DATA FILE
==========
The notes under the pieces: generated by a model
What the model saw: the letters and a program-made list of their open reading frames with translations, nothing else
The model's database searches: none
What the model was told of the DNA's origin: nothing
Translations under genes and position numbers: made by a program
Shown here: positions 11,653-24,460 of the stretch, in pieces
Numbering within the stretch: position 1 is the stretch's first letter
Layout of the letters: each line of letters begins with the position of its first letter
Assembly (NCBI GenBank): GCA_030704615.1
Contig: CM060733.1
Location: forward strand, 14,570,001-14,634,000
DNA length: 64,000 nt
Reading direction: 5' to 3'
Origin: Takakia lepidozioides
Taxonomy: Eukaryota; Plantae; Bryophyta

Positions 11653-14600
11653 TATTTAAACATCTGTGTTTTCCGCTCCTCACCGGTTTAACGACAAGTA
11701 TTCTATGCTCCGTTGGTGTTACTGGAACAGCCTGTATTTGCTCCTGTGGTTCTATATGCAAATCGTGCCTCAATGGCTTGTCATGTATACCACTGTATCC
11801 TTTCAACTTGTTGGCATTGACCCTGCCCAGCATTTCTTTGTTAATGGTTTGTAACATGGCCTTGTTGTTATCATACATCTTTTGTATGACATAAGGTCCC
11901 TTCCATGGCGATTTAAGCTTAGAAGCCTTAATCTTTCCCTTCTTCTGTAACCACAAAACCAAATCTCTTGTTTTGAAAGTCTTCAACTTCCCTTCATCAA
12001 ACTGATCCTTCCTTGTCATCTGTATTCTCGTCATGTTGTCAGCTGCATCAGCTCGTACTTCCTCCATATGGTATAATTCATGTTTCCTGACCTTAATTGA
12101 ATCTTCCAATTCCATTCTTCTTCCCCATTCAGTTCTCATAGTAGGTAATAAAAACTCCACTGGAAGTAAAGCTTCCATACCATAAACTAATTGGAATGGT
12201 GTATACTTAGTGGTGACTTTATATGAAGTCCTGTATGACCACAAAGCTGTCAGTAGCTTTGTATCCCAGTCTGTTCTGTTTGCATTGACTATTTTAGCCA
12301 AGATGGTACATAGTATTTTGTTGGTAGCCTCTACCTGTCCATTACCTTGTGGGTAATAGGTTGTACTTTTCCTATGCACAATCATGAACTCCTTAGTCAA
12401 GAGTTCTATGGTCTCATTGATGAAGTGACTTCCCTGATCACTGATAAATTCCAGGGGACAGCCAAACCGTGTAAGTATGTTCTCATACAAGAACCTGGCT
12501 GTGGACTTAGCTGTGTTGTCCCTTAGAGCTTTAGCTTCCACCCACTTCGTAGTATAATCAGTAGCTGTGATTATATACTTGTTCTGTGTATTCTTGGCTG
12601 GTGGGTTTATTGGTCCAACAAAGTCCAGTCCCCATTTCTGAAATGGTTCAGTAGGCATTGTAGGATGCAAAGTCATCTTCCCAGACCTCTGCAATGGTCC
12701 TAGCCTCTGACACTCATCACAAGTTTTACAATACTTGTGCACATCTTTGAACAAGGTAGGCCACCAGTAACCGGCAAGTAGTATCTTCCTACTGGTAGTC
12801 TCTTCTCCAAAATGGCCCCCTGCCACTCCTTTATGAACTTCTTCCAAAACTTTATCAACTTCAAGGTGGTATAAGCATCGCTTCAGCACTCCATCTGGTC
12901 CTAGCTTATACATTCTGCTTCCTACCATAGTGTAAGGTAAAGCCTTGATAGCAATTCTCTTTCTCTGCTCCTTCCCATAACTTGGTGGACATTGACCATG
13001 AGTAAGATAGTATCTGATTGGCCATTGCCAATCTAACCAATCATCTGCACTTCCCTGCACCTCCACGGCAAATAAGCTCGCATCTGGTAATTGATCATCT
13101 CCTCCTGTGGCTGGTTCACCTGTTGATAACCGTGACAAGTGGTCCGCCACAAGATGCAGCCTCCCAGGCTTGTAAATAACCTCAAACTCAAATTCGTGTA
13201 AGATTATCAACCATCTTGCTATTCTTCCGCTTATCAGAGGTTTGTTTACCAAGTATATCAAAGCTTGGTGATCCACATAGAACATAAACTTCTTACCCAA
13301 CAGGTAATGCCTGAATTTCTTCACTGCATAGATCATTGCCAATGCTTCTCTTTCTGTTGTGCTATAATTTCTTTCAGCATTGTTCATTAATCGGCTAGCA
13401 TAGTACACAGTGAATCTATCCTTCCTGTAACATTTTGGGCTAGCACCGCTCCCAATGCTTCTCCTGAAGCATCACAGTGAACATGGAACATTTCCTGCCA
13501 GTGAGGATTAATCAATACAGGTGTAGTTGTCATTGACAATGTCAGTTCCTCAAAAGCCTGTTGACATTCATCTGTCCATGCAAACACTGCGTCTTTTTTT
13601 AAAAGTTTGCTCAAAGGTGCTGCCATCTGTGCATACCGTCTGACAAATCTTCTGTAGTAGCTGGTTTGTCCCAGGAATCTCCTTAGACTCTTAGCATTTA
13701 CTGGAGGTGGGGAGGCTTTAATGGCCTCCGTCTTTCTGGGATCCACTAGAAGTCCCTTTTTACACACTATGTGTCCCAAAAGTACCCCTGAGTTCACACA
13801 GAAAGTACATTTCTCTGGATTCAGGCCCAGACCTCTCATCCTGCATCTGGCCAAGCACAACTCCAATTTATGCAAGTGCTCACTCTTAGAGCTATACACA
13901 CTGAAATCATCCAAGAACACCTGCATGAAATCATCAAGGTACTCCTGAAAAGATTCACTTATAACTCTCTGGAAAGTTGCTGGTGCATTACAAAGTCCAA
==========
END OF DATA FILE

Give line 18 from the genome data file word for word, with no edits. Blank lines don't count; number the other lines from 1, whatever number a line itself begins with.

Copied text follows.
11701 TTCTATGCTCCGTTGGTGTTACTGGAACAGCCTGTATTTGCTCCTGTGGTTCTATATGCAAATCGTGCCTCAATGGCTTGTCATGTATACCACTGTATCC